In the first part of its judgment, the OLG Jena clarifies that deregistration of a company prior to the expiration of the restrictive year or rather without adherence to such a period, is principally possible in exceptional cases only. It is hence not sufficient that all known creditors of the company were already satisfied. After all, the restrictive year is to enable potential creditors of the company to assert claims that were not known at the time of the creditor notification. To that extent, liquidators are strongly advised to wait for the restrictive year to expire, as otherwise pursuant to Sect. 73 para. 3 GmbHG they are liable for (rashly) distributed assets which are then not accessible anymore for (potential) creditors.
Deregistration of a company prior to the expiration of the restrictive year is possible only if the company no longer holds any distributable assets. In this case, possible unknown creditors are no longer relevant, at least as regards the company’s liability for its debts. This lack of assets is to be confirmed by the liquidators in the appropriate application for registration with the commercial register.
If such application is lacking such confirmation, the registry court can refuse deregistration until such confirmation is submitted or until the restrictive year has expired.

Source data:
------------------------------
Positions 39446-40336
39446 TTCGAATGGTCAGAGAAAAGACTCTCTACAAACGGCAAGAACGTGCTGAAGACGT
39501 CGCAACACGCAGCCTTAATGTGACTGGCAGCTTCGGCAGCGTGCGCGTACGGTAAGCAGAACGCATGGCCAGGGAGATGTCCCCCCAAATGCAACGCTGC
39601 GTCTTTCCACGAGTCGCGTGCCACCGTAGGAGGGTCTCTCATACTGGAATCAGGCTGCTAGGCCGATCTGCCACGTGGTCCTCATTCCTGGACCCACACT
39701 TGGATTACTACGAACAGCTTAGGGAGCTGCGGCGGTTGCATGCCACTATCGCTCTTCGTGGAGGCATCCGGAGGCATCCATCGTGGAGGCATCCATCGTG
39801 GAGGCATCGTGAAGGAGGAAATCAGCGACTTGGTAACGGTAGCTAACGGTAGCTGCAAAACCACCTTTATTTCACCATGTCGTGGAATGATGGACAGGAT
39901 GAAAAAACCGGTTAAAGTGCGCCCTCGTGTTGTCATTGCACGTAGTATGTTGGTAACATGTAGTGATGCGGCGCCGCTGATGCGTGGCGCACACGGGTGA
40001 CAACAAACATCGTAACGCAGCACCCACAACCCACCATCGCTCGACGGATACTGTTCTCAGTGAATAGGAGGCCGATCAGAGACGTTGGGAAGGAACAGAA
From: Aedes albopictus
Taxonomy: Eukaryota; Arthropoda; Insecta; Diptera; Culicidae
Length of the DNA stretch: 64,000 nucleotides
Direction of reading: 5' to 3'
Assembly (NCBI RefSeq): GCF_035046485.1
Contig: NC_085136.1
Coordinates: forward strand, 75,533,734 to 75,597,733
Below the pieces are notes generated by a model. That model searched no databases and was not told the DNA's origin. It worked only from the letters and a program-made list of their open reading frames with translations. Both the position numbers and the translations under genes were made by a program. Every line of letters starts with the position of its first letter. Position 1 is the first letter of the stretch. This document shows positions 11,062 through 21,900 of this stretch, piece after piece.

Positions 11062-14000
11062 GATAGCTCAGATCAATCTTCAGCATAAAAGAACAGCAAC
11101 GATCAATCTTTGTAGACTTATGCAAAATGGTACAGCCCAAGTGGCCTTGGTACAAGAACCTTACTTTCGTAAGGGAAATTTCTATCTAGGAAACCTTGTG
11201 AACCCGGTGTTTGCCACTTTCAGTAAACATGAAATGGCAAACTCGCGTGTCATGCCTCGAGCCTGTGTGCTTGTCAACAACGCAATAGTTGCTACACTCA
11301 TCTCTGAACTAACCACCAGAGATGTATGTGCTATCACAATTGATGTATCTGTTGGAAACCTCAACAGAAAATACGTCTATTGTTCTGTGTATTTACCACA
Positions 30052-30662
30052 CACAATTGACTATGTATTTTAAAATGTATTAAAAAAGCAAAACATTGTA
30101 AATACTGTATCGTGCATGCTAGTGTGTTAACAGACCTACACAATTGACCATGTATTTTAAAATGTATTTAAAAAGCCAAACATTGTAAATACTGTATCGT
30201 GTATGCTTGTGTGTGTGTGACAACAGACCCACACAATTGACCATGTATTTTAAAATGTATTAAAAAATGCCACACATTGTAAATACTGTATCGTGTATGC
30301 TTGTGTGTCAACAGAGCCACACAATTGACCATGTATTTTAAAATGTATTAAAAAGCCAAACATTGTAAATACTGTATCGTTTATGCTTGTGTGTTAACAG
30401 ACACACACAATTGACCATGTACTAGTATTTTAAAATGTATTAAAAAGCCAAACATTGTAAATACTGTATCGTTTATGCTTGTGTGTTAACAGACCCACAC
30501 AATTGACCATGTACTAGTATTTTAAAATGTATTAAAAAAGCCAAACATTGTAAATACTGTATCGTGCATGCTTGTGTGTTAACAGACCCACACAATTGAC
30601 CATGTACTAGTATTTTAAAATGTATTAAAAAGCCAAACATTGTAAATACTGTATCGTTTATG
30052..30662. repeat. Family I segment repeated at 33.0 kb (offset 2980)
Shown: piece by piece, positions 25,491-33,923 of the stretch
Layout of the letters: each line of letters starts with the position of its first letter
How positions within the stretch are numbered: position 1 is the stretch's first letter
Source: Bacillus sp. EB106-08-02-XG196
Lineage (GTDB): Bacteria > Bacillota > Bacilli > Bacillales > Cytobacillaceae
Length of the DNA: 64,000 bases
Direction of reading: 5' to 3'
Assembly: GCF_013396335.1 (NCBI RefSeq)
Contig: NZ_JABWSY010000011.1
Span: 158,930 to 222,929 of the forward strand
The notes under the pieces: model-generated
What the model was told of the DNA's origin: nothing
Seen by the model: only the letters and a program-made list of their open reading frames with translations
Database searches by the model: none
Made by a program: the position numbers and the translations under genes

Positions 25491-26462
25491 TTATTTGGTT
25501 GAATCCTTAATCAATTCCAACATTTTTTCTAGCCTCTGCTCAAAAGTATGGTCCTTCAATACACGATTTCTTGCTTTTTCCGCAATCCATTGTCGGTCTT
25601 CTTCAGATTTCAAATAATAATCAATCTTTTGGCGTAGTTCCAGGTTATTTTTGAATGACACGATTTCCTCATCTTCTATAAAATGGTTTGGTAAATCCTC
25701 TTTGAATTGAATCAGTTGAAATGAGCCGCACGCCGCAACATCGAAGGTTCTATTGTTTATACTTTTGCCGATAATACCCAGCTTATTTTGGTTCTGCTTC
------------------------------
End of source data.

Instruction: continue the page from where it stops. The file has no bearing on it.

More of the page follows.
In this respect, the OLG Jena clarifies that pending legal claims always prevent premature deregistration. Eventually, distributable assets could still be earned as a result of such pending claims.
2. b. Deregistration despite pending taxation procedures
However, the second partial aspect the OLG Jena addresses with its judgment is of much more interest. Irrespective of the expiration of the restrictive year, deregistration is often only effected once the responsible tax authorities have approved such deregistration and have informed the inquiring registry court of the completion of all taxation procedures regarding the respective company.